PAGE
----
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The Sloths are back from the grave

Hollywood High garage-rock group — 50 years later!

Fifty years later... L.A. garage-rock group the Sloths release their debut record.
Fifty years later... L.A. garage-rock group the Sloths release their debut record.

When the Sloths play the Casbah November 9, the 1960s-era garage band will have a famous guest: Jason from the Friday the 13th films.

“There’s a guy I know down there who does a great Jason so he will be joining us onstage for the song, ‘He’s Back (Man Behind the Mask),’” says Sloths lead singer Tom McLoughlin, who got to know the Jason character very well.

The song was originally performed by Alice Cooper for the the 1986 slasher flick Jason Lives: Friday The 13th Part VI, which McLoughlin directed.

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Video:

"7 & 7"

The Sloths live at BurgerRama

The Sloths live at BurgerRama

“I’m not a fan of slasher movies,” McLoughlin tells the Reader. “They seem like a way to slice and dice women for the excitement of men.

“When I was hired, I thought, What am I going to do? So I decided, What if I bring him back like Frankenstein? He’s dead so he can’t be killed — just like Dracula, Wolfman, and Frankenstein, and none of them wanted to be back from the grave.”

Not coincidentally, Back From the Grave is the title of the band’s debut album, recorded 50 years after they first broke up and released earlier this year.

The band was part of the vibrant Sunset Strip scene of the mid-1960s. Smack dab in their teens, the Sloths shared bills with the Doors, Love, Iron Butterfly, Pink Floyd, and the Animals.

The Sloths broke up by the summer of 1966 and went their separate ways for 45 years, during which McLoughlin did a variety of jobs in showbiz, including training as a mime with Marcel Marceau.

His rock-and-roll past was a distant and happy memory until 2011 when he got a call from a lawyer. It seems a former member of the band had hired a private investigator to track the other guys down.

The reason: a recording of the band’s only recorded single, “Makin’ Love,” had caught the ear of garage-rock fanatics and was selling for upwards of $6000.

Past Event

The Sloths and the Bassics

  • Monday, November 9, 2015, 8 p.m.
  • Casbah, 2501 Kettner Boulevard, San Diego
  • 21+ / $10

“That turned into us getting together in a garage to see if we remembered the song,” McLoughlin said. “It turned into sort of a poker night for us.”

It also turned into a live gig in San Diego, thanks to Loons leader Mike Stax, who also tracked down the band members for a profile in his magazine, Ugly Things.

“Mike was instrumental in making this happen,” McLoughlin says. “If he hadn’t been determined to write a story on the Sloths and my other band, the May Wines, none of this would have happened. He kicked us off and, much to his surprise, we’ve kept it going.”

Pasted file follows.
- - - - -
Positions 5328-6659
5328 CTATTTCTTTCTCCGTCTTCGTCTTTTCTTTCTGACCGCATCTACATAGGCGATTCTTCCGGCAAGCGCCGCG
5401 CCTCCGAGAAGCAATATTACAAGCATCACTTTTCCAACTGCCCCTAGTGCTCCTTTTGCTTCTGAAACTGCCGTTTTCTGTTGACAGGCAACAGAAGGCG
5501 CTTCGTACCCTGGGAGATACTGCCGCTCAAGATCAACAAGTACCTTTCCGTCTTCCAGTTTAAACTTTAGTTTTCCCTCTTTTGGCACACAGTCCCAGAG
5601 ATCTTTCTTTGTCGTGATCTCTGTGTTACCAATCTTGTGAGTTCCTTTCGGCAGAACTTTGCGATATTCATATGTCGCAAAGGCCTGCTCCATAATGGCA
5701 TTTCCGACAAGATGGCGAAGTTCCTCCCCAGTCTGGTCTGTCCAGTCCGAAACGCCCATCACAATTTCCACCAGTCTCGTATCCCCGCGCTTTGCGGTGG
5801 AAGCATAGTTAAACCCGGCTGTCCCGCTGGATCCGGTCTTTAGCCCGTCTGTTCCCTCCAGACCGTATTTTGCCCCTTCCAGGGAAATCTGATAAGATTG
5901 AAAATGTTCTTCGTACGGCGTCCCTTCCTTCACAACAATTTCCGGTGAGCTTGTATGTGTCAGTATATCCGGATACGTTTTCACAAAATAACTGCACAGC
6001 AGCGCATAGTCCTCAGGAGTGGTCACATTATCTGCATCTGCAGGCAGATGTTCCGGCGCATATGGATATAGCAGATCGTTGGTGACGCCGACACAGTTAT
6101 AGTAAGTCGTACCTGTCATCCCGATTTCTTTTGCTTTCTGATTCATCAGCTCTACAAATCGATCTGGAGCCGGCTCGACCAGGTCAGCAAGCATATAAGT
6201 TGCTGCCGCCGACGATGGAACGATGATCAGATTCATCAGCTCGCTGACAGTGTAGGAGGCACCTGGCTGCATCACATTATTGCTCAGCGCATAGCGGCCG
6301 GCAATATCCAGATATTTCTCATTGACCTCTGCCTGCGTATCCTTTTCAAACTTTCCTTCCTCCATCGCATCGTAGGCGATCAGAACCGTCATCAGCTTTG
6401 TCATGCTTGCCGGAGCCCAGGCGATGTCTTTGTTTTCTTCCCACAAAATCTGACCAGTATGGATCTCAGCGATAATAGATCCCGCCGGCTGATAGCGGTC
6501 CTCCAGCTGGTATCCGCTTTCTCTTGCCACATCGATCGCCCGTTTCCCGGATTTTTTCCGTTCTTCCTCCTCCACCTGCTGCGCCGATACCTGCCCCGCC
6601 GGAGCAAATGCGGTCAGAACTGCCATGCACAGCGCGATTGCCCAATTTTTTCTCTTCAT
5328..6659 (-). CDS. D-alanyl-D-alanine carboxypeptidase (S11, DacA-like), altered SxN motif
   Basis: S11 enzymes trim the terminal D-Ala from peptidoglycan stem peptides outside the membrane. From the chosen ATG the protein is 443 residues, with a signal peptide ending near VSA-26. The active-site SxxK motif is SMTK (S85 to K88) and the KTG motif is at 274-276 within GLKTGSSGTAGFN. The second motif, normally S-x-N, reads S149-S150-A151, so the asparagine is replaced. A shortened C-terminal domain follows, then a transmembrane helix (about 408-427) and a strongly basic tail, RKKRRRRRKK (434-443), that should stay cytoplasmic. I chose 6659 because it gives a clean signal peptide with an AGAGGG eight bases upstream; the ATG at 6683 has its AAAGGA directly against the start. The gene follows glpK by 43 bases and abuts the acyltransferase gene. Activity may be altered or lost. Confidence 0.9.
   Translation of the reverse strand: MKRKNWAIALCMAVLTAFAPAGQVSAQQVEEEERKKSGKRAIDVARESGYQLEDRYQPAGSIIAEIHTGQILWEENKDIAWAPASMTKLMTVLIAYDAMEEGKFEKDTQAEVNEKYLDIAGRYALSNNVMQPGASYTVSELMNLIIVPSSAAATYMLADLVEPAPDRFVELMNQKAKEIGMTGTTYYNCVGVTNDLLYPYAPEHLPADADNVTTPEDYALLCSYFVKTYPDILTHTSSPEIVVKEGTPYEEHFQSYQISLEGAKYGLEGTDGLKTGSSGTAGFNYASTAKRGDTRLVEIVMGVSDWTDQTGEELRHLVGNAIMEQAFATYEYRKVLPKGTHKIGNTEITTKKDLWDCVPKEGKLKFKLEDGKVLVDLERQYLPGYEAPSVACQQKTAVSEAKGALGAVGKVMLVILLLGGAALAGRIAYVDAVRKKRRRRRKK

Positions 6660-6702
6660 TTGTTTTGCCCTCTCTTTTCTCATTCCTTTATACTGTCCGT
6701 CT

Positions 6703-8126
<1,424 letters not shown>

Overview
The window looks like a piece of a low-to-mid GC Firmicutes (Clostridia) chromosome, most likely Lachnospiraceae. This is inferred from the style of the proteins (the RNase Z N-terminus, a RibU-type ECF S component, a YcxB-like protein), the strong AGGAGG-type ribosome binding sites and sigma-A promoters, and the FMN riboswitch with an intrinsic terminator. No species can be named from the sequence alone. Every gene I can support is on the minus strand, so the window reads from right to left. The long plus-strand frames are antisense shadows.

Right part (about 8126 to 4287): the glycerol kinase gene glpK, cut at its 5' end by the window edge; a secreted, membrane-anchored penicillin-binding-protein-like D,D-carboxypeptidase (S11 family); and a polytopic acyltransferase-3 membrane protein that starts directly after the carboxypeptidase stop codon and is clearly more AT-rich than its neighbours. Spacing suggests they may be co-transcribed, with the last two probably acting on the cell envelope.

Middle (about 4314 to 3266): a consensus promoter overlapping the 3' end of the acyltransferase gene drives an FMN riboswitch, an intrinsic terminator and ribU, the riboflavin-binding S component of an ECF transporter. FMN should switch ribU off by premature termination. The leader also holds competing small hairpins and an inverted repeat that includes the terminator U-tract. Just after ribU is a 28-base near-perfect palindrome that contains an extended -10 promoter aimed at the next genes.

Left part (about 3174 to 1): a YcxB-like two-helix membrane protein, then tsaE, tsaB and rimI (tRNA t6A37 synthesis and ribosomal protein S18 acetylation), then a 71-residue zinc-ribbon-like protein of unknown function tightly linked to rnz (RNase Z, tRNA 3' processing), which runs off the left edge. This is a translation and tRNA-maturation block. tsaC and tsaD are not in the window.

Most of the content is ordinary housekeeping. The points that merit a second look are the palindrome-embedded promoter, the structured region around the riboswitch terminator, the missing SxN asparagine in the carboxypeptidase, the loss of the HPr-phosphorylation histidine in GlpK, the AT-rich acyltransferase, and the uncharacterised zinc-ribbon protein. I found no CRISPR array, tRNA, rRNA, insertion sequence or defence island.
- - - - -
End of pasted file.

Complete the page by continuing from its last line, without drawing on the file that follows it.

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Fifty years later... L.A. garage-rock group the Sloths release their debut record.
Fifty years later... L.A. garage-rock group the Sloths release their debut record.

When the Sloths play the Casbah November 9, the 1960s-era garage band will have a famous guest: Jason from the Friday the 13th films.

“There’s a guy I know down there who does a great Jason so he will be joining us onstage for the song, ‘He’s Back (Man Behind the Mask),’” says Sloths lead singer Tom McLoughlin, who got to know the Jason character very well.

The song was originally performed by Alice Cooper for the the 1986 slasher flick Jason Lives: Friday The 13th Part VI, which McLoughlin directed.

Sponsored
Sponsored
Video:

"7 & 7"

The Sloths live at BurgerRama

The Sloths live at BurgerRama

“I’m not a fan of slasher movies,” McLoughlin tells the Reader. “They seem like a way to slice and dice women for the excitement of men.

“When I was hired, I thought, What am I going to do? So I decided, What if I bring him back like Frankenstein? He’s dead so he can’t be killed — just like Dracula, Wolfman, and Frankenstein, and none of them wanted to be back from the grave.”

Not coincidentally, Back From the Grave is the title of the band’s debut album, recorded 50 years after they first broke up and released earlier this year.

The band was part of the vibrant Sunset Strip scene of the mid-1960s. Smack dab in their teens, the Sloths shared bills with the Doors, Love, Iron Butterfly, Pink Floyd, and the Animals.

The Sloths broke up by the summer of 1966 and went their separate ways for 45 years, during which McLoughlin did a variety of jobs in showbiz, including training as a mime with Marcel Marceau.

His rock-and-roll past was a distant and happy memory until 2011 when he got a call from a lawyer. It seems a former member of the band had hired a private investigator to track the other guys down.

The reason: a recording of the band’s only recorded single, “Makin’ Love,” had caught the ear of garage-rock fanatics and was selling for upwards of $6000.

Past Event

The Sloths and the Bassics

  • Monday, November 9, 2015, 8 p.m.
  • Casbah, 2501 Kettner Boulevard, San Diego
  • 21+ / $10

“That turned into us getting together in a garage to see if we remembered the song,” McLoughlin said. “It turned into sort of a poker night for us.”

It also turned into a live gig in San Diego, thanks to Loons leader Mike Stax, who also tracked down the band members for a profile in his magazine, Ugly Things.

“Mike was instrumental in making this happen,” McLoughlin says. “If he hadn’t been determined to write a story on the Sloths and my other band, the May Wines, none of this would have happened. He kicked us off and, much to his surprise, we’ve kept it going.”

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